“The brands that we already know and trust have an immense advantage” in the space already, Ruben said. They’re able to authenticate their own products with ease, and provide a more consistent brand experience. “They know the items better, there’s an implicit trust, and shoppers are already there shopping,” he said.
Notably, Yerdle has helped Patagonia build on its Worn Wear program, which began as a nationwide tour to mend consumers’ damaged garments and has since grown to include a full e-commerce resale channel. Yerdle assists in collecting, authenticating and fulfilling orders for used Patagonia products through the company’s Worn Wear microsite.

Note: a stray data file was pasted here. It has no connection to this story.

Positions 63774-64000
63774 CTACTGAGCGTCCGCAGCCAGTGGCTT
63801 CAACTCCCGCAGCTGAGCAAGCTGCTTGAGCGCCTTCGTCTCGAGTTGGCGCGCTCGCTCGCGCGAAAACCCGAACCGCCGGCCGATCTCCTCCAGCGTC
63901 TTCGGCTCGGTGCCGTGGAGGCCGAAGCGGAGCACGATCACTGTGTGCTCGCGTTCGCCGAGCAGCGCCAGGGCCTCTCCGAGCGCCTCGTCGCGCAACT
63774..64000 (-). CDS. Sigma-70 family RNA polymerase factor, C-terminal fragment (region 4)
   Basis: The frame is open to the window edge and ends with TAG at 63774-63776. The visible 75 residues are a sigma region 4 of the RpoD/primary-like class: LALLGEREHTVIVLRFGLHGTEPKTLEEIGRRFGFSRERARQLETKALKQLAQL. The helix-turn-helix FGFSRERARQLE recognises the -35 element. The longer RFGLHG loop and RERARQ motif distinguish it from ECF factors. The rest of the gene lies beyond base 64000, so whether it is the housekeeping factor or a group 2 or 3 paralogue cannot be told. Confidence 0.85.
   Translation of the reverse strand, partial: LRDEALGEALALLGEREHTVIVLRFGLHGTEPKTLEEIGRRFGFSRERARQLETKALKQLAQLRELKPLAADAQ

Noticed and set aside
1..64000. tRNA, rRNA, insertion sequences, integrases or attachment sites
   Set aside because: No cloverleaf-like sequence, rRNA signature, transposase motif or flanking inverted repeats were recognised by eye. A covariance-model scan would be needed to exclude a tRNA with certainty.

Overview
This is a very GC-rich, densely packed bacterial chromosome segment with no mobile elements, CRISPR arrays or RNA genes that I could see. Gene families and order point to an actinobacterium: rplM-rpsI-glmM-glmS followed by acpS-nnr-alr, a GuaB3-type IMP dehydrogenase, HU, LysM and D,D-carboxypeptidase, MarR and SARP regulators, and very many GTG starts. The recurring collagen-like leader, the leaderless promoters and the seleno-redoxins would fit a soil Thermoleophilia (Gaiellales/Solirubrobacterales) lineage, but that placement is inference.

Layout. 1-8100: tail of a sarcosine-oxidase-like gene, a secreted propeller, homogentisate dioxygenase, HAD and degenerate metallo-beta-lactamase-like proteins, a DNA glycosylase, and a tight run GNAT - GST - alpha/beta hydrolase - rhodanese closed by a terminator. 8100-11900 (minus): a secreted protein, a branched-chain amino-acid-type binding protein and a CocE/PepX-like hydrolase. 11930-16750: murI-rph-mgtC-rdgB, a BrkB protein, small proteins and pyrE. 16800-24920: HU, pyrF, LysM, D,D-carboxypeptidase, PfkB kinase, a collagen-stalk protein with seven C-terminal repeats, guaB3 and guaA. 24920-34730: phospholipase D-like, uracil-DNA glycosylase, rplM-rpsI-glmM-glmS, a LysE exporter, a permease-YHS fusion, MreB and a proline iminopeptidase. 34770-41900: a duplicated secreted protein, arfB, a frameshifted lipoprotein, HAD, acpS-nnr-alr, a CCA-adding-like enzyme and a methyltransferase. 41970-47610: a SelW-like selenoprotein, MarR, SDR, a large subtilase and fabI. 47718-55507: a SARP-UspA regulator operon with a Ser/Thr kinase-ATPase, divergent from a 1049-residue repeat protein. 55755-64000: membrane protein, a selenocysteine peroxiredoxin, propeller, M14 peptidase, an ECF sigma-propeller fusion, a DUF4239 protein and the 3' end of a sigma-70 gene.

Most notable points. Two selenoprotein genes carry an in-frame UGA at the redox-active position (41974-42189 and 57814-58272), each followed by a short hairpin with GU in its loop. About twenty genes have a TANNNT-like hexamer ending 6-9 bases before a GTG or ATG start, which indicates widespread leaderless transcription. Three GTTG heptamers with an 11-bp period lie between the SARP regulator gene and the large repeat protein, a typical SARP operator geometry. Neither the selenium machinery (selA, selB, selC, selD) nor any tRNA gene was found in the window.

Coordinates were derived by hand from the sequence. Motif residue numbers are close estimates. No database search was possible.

Despite resale’s many wins this year, the category’s ascension hasn’t been without its hiccups. The importance of authentication is a struggle that Ruben deals with daily, and seeing luxury heavy hitter The RealReal’s latest round of bad press due to concerns about fake goods struck a chord with the Yerdle founder.
“Authentication is essential. If you don’t have trust in the product you’re buying, this space cannot exist,” he said.
Much of what has come out recently points to manual processes performed by employees without the depth of training to authenticate goods, Ruben said. Instead of relying on the naked eye to verify any product, his company uses a number of digital technologies in concert.
“There are ways to get digital fingerprints of the material and the stitching and the length of cotton fibers, and trace them back to the source,” he explained. “You can look at chain of custody, too. Together, you’re adding up a lot of 99-percent-effective ways of authenticating and providing a much higher degree of confidence,” he added.